5. Buy or cook an organic rotisserie chicken. “I buy a whole chicken every other week. I can make one organic rotisserie chicken last for four meals — not bad for less than $10! Cooked chicken can last in the fridge for about four days, from my experience. You can make chicken salad out of the breast or chop some meat and add it to any soup, stir fry or salad. Eat the chicken wing as-is with some roasted vegetables. Want to know the best part? You can save the bones and make a chicken stock and freeze for future ramens or soups. My advice: Go for the plain flavored chicken — you can always add your favorite spices later. Oh, and you can also freeze chicken if you don’t utilize the whole bird in four days.”  — Julie Lichtman, @sweatandglow.

6. Chop up a bunch of vegetables. “This is great for easy snacking, faster prep and health benefits. Cutting up veggies beforehand makes them an easy, nutrient dense snack with hummus or dips. Having veggies already chopped can also help save time in the kitchen on busy nights.”— Caroline Ginolfi@Plantbasedblonde.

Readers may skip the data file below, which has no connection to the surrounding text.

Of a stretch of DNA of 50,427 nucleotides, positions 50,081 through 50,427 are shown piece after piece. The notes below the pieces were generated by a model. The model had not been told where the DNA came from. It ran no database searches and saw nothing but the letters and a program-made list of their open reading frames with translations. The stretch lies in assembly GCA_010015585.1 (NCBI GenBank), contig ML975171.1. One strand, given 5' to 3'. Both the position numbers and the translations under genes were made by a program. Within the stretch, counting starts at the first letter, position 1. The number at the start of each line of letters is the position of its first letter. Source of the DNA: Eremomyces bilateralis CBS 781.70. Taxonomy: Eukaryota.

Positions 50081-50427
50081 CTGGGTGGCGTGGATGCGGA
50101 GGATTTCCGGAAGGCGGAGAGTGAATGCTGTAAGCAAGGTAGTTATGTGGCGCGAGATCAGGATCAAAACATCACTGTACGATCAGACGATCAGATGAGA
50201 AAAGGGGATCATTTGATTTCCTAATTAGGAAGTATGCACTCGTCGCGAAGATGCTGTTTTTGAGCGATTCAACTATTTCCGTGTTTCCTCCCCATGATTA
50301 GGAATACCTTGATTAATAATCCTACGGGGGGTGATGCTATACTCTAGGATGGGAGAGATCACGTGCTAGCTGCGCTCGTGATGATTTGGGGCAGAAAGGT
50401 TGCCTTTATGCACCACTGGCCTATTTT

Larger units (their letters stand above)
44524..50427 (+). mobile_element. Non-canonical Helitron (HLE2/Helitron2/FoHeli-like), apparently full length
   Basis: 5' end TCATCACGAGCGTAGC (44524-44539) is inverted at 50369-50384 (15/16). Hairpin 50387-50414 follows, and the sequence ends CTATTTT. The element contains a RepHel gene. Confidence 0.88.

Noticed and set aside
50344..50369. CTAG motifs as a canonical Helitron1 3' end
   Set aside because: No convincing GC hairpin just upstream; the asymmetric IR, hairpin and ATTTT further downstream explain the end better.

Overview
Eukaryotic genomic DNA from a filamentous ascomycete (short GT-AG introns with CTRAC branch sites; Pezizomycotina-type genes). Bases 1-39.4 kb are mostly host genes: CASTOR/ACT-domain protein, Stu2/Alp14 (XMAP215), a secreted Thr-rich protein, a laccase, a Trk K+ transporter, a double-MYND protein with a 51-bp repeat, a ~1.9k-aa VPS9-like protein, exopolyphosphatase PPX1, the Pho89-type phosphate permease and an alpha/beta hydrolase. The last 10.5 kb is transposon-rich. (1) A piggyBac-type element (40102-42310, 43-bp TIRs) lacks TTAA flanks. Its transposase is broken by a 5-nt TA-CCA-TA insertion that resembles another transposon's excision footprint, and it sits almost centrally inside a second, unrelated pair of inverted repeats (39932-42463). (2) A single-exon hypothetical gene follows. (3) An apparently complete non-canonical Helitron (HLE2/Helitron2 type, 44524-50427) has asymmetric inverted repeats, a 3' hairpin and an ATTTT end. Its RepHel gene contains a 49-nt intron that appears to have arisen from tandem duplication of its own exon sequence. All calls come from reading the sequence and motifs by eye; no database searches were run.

7. Freeze it. “For me, meal prep isn’t just about using the fresh food I bought on my weekend grocery trip. It’s about reducing food waste and extending the life of the food I paid for that is starting to go bad. At the end of the week if I have leftover fruits like bananas, mango, pineapple, or veggies like cooked squash, avocado, zucchini, I will chop them up, place on a baking sheet lined with parchment paper and freeze them. Once frozen I put them into a container and store them in the freezer for use in smoothies, soups, etc.”— Caroline Ginolfi@Plantbasedblonde.

8. Pre-made smoothie packets. “For some reason, smoothies sometimes seem intimidating to make or can simply seem too time consuming. One great tip is to pre make your smoothie packets ahead of time, that way, when it’s time to eat — all you need to do is empty the contents into your blender. I take sandwich-sized zip lock bags and fill them with frozen cranberries, pre-cut bananas, spinach, frozen pineapple, and my mega-nut mix (walnuts, chia, flax and pumpkin seeds) and then place the individual baggies into the freezer. When I’m ready for my smoothie, I simply pour the mix into the blender with a little nut milk and yogurt and blend.”  — Julie Lichtman@sweatandglow.